Project Food Security

It is high time for a post about what many of you lovely souls donated time, money, or a listening ear to support.

Our projects focus on several different health topics. In the winter, each team member picked which projects they wished to focus on. We have 2-3 projects each and are expected to advise/rally when the call to arms comes in from other team members. I’ll provide some insights (or at the very least, information) on the variety of projects over the coming weeks, starting with those that I am focusing on.

First up: Food Security—a topic rather dear to my heart.

Food security exists when all people at all times have access to sufficient, safe, nutritious food to maintain a healthy and active life. The concept of food security is defined as including both physical and economic access to food that meets people’s dietary needs as well as their food preferences. Food security is a complex sustainable development issue that affects health, economic development, the environment, and trade.

In 2013-2014, a community assessment determined that over 90% of the community experienced some form of food insecurity (based on a metric set out by the Canadian government). Despite high rates, community members did not see food insecurity as a primary concern. A number of speculations could explain why, including: habituation to malnutrition, not understanding the connection between malnutrition and health, impact being extended over the lifecourse, other health concerns taking priority, and misunderstanding between getting enough calories and proper nutrition (among others).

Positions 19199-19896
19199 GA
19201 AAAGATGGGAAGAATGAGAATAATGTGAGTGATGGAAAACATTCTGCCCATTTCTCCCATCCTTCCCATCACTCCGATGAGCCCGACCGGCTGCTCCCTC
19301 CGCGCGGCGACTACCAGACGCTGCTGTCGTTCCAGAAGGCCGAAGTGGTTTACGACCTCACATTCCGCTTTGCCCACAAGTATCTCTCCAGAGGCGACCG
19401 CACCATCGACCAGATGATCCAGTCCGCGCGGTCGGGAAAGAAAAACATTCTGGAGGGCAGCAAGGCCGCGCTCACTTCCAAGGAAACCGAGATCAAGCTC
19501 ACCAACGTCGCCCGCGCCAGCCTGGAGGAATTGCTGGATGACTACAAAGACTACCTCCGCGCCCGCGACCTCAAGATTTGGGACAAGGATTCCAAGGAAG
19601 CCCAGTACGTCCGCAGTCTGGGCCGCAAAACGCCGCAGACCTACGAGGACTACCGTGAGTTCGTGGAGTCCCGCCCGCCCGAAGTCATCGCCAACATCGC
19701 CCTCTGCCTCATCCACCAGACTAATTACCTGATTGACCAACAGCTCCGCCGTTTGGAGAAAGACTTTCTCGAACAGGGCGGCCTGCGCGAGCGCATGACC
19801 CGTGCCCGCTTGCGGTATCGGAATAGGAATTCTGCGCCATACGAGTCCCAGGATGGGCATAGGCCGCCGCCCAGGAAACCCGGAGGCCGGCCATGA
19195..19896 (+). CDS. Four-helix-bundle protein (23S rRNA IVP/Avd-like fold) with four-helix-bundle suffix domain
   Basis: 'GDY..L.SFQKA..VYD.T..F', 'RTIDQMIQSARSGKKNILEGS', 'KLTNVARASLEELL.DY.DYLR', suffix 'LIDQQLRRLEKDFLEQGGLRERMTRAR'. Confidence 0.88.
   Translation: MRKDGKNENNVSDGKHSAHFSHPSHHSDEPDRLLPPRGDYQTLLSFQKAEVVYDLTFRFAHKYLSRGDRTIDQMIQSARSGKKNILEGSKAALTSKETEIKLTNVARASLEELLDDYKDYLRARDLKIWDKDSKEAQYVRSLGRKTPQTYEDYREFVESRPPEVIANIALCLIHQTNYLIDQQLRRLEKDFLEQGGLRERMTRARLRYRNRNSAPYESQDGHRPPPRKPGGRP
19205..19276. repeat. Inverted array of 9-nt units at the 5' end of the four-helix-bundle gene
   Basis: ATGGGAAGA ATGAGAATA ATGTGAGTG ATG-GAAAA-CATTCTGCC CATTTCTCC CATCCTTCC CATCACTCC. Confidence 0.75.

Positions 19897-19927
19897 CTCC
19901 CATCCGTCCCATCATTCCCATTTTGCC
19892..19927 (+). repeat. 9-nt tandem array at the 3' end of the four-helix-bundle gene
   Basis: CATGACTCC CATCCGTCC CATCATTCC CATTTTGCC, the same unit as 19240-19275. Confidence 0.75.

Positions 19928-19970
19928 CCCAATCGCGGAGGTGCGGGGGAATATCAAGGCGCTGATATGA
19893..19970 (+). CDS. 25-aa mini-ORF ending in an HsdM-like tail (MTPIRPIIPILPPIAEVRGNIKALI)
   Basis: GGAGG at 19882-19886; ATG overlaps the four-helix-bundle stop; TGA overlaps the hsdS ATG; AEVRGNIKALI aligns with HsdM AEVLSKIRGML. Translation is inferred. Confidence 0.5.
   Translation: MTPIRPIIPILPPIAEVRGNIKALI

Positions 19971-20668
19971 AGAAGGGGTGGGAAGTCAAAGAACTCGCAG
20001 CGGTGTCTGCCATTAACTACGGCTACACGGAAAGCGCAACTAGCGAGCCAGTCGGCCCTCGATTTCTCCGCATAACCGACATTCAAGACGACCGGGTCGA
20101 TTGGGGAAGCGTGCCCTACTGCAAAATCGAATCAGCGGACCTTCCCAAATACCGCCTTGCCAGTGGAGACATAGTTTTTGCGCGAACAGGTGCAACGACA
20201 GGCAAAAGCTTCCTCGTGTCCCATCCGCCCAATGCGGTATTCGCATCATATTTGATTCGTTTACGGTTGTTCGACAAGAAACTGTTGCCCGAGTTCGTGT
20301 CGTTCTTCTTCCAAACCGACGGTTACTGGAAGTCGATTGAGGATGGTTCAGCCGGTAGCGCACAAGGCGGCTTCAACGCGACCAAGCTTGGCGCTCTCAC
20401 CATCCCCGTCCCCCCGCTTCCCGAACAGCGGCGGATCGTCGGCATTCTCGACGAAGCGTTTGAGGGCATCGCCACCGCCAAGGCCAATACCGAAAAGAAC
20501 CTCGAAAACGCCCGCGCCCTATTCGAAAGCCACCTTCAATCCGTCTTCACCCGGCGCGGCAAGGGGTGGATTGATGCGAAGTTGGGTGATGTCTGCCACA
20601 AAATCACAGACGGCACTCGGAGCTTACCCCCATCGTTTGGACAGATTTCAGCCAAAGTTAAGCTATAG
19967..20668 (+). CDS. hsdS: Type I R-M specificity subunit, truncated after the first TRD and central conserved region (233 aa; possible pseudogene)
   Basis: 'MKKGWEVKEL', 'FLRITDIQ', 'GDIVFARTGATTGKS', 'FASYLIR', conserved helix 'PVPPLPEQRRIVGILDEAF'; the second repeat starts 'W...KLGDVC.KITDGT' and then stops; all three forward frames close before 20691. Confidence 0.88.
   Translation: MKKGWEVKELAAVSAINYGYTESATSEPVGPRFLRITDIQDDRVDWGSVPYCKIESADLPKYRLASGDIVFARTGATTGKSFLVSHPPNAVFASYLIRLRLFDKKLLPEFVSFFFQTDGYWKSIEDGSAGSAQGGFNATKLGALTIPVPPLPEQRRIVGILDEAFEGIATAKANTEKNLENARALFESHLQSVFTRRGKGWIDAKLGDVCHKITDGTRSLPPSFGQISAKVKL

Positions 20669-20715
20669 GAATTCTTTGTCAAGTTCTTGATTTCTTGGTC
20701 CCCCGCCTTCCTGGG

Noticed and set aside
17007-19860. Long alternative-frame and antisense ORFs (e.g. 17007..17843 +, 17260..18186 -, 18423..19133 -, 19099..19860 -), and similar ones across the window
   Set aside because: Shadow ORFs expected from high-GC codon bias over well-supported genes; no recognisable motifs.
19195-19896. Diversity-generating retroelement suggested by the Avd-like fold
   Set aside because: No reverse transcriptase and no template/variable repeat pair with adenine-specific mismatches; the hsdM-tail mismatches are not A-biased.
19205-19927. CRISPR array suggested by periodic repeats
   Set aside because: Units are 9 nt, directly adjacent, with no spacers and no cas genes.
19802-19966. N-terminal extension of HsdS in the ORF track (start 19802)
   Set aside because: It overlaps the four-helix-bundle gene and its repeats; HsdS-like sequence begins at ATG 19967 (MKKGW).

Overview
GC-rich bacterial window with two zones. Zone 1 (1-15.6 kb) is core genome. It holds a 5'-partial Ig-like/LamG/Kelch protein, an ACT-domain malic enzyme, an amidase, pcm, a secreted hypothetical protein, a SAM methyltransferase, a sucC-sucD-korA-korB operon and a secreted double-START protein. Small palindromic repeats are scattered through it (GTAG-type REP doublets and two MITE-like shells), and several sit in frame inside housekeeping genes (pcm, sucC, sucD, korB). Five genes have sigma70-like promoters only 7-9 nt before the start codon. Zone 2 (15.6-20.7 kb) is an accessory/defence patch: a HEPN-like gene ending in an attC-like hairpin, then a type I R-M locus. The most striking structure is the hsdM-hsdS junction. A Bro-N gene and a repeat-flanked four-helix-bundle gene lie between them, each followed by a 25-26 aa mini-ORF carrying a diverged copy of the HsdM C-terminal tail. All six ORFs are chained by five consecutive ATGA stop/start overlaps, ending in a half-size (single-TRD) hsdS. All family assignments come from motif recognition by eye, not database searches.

Last year, the opportunity arose to include farmers in a workshop on sustainable agriculture that was being held for another one of our partners. Sustainable agriculture is an important component of food sovereignty, which includes both the right to food and access to resources such as land, water, seeds, and biodiversity, as well as having a voice in the food economy. This concept ultimately affects the food security of a community.

The 2015 team has been tasked with taking an evaluatory approach, examining the implementation and appropriateness of our projects. Our first few weeks were spent conducting a context analysis. We held focus groups with farmers and met with the local Agriculture Extension Officer (AEO) to gain an understanding of the needs and concerns of both community members and government. Partially, our analysis revealed that farmers greatest concerns were regarding market access, resources, and lack of governmental assistance (essentially that the AEO wasn’t doing his job). The AEO implied we should give farmers tractors.

Ultimately, our analysis determined that the needs of the community were beyond the scope of 7 university students, none with a background in agriculture. It is challenging to let go. To accept the realization that despite best efforts, you will not be able to address community needs. However, the process of health promotion is not cut and dry. We may poke fun at the adages “start where the people are” and “empower from within” but they ring true. We cannot ensure that Kikongo and Mwanabwito become food sovereign but we can work with farmers to connect them to resources that will ultimately impact food security.

Over the coming weeks, we will be putting the pressure on the AEO to connect with organizations that provide mentorship and training in the areas farmers identified as priority. We hope that involving farmers and government in the conversation will increase accountability for assistance and application on both sides. While it wasn’t what I expected it to be, this project is shaping up to be a good experience of taking a back-seat approach to a health issue.

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